Mateo tried to get some sleep, but the dinging, fluorescent lights in the hallway and the constant announcements on the intercom made it impossible. He continued to stare at the ceiling, hoping he could force himself into a state of relaxation. He remembered a line from a comedian: “The hospital is no place to get well.” Several minutes later, a perky volunteer delivered the grilled cheese sandwich he had forgotten about. It was actually hot and smelled pretty good for hospital food. But then again, he could be delirious. This night truly wasn’t anything he had expected.
The next morning, an intern came to his room, announcing Mateo would be released in a few hours. Mateo asked about Dr. Ardell. “She’s off today,” the intern responded.
“Did she have anything specific for me? Instructions?” Mateo suppressed a frown.
The intern handed him a sheet of paper outlining the dos and don’ts. Drink two liters of water per day. No green leafy vegetables. No cinnamon; no ginger; no garlic.
Mateo cringed at the list. It included almost everything he worked with as a chef. “This is going to be brutal.”
The intern shrugged. “The doctor wants to see you in four weeks for a follow-up. You can make an appointment with her PA at the nurses’ station. An orderly will be by to wheel you out. Do you have someone picking you up?”
“Wheel me out?”
“Yes. It’s hospital policy.”
“So you just dump me on the sidewalk?” Mateo didn’t intend to be sarcastic, but things were not going as he hoped. The mysterious doctor hadn’t stopped by to give him his discharge papers, which sucked.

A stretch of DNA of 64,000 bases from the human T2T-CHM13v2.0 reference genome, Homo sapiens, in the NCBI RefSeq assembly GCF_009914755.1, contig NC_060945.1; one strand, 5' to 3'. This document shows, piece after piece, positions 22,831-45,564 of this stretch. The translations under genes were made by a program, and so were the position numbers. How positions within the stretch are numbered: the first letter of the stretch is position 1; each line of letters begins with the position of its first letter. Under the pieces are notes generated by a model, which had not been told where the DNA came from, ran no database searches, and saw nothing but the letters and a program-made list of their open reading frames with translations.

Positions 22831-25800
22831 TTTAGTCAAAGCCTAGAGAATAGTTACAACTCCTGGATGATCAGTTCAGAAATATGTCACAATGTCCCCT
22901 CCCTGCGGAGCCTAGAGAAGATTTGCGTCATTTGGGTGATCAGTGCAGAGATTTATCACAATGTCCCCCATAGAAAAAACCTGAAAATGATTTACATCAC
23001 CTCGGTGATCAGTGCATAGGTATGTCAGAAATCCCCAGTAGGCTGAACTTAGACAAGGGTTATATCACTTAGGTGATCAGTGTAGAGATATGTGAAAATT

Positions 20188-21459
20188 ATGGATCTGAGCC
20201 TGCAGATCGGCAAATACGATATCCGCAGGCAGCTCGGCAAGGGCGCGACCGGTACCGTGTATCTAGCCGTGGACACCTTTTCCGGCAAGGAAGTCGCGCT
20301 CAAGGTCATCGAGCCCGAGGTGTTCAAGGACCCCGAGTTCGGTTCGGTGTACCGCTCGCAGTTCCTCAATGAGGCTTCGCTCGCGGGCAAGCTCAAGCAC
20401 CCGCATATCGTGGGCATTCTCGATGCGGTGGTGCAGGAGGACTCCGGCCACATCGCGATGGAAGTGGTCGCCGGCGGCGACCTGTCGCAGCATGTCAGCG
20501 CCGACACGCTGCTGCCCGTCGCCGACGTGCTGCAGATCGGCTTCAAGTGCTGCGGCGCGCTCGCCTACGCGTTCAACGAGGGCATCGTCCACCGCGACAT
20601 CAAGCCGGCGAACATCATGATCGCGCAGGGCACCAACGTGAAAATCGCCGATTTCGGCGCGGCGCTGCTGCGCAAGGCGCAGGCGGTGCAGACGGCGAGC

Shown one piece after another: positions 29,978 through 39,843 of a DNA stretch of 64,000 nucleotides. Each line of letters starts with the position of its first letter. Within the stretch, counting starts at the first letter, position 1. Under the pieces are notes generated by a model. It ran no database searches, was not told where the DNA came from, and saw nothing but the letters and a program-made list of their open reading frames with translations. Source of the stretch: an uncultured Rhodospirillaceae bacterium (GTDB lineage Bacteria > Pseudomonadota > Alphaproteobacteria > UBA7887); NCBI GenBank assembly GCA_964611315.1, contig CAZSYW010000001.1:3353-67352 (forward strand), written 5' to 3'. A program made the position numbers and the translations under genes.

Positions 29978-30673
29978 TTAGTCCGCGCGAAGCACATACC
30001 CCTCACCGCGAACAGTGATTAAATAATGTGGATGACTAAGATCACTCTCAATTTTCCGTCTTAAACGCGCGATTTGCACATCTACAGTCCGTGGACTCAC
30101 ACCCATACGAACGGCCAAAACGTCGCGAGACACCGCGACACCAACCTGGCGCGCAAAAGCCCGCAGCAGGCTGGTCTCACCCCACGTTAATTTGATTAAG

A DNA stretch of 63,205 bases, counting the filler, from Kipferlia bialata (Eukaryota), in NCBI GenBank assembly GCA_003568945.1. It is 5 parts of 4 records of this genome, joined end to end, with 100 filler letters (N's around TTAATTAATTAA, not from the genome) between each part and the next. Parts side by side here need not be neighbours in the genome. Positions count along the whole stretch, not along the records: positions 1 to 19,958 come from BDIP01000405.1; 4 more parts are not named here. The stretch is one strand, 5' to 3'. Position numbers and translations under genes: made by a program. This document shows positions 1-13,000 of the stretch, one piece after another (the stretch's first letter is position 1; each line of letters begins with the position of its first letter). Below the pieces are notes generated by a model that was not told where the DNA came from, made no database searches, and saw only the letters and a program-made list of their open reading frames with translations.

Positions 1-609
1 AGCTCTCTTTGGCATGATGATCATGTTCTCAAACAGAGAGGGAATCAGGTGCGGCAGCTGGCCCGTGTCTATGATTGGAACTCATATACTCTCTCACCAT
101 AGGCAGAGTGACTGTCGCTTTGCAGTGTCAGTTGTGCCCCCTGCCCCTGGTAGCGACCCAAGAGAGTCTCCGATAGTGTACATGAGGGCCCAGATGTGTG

“Do you have a ride?” the intern asked again.
“Not yet.” Mateo stared at the paperwork in front of him. He was going to have to be very creative or trust his colleagues to taste the food.
The intern reminded him one last time that, “You need to have someone pick you up or you won’t be released.” He turned and left the room.
Mateo reached for the blue plastic bag sitting on the foot of his bed. He fished out his cell phone and dialed his friend Roger’s number. “Yo, Rog. I need a ride . . .”
Three weeks later
The ambulance went screaming up First Avenue. The traffic lights were a kaleidoscope racing over him. The man in the uniform kept asking him the same questions. “What is your name? Where do you live?” His lips were trying to move, but no sound came out. He tried to move his fingers. It was as if he were a disembodied being. A spectator. What was happening to him?
The ambulance pulled into the bay of the emergency intake at NYU Hospital. The paramedics were able to stop the bleeding by applying pressure on the wound, and Mateo was in stable condition for the moment. People were bustling around him, mumbling words he could not put together. Poisoning. Fainting. Fracture and lacerations to the head. It made no sense. They could not be talking about him. He was a chef, working on a signature dish at a restaurant. How did he get here? Was this a reoccurring nightmare?
He was much weaker than during the previous visit. He thought he was supposed to improve. But this was a far cry from improvement. It was worse. His hands were cold. His toes were numb. He had the shakes. He kept going in and out of consciousness. What was happening? The EMS people were moving him to an area behind curtains, where he was immediately plugged into a IV filled with the same brownish sludge he recalled from his last trip. The hose up his nose was uncomfortable and was scratching his throat. He tried to speak.